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04/4 2013

Are 2/3 of Your Employees Ready to Leave?

The answer may be “yes”, according to a recent study by Deloitte Consulting titled “Talent Edge 2020”.

The study — discussed in a recent Fast Company blog authored by Diana O’Brien and Alice Kwan — references a longitudinal study being conducted by Deloitte.  Started in 2010, the latest survey results were released in January 2012 — and indicate that over 70% of  leaders have concerns about their company’s ability to retain top talent, with another 2/3 expressing the same concern about the retention of high-potential employees.

And with survey results showing that only about 1/3 of employees at larger firms planning on staying with their firms after the recession ends, these concerns are well-founded.  Already, incumbents with skills that are in high demand are not waiting to change companies — and many of those who are leaving are doing so due to dissatisfaction with their company’s leadership.

The survey also points-out that while over half of the companies surveyed believe that leadership development is a high priority, few believe that their organization’s capabilities will allow them to meet this challenge.  In addition, some companies express concern around investing too much in leadership development — fearing that their investment will be lost should employees leave the organization regardless of the company’s best efforts.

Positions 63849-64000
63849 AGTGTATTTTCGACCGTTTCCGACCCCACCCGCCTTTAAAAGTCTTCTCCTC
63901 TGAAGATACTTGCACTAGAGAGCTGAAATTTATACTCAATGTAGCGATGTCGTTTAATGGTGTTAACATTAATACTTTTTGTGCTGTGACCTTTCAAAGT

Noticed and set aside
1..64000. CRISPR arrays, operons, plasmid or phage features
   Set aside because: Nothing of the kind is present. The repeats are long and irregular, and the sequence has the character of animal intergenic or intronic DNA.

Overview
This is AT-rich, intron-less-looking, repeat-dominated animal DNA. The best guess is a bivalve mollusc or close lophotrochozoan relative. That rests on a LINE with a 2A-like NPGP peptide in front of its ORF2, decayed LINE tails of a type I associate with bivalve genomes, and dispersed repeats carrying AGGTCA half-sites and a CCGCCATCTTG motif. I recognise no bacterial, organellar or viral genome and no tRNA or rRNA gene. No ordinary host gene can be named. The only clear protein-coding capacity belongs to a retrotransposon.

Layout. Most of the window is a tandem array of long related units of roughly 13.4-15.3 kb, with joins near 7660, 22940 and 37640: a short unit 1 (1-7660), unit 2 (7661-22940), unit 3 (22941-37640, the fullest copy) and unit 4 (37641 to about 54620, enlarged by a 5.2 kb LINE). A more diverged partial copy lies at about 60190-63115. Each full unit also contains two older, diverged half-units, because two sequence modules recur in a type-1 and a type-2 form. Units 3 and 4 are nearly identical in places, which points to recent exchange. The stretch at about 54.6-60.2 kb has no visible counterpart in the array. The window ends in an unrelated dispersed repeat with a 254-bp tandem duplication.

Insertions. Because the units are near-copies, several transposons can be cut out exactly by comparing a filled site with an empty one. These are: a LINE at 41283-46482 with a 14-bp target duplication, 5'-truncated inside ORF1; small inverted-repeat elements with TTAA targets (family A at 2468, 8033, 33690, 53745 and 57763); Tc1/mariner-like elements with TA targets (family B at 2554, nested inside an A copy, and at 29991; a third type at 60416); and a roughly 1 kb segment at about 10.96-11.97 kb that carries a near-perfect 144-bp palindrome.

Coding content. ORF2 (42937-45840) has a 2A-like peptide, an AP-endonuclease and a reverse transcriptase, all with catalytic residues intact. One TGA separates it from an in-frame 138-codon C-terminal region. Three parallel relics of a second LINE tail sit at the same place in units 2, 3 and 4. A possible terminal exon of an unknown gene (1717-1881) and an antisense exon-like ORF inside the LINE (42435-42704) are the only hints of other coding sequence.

But while turnover will always be a part of business life, companies still stand the best chance of retaining high potential employees if they create a corporate culture that invests in employees and values their ongoing development.  Younger employees, in particular, feel the need to work for organizations where their efforts matter –and where they are recognized for their performance, and given opportunities to further develop.

In conclusion, O’Brien and Kwan point-out that if 2 out of 3 employees are ready to leave their jobs, it underscores that there is a high degree of dissatisfaction across the entire corporate sector.   Taking active steps to ensure that employees feel that their contribution is valued — and that the company is interested in their career development — is one way of decreasing turnover and increasing overall employee satisfaction.


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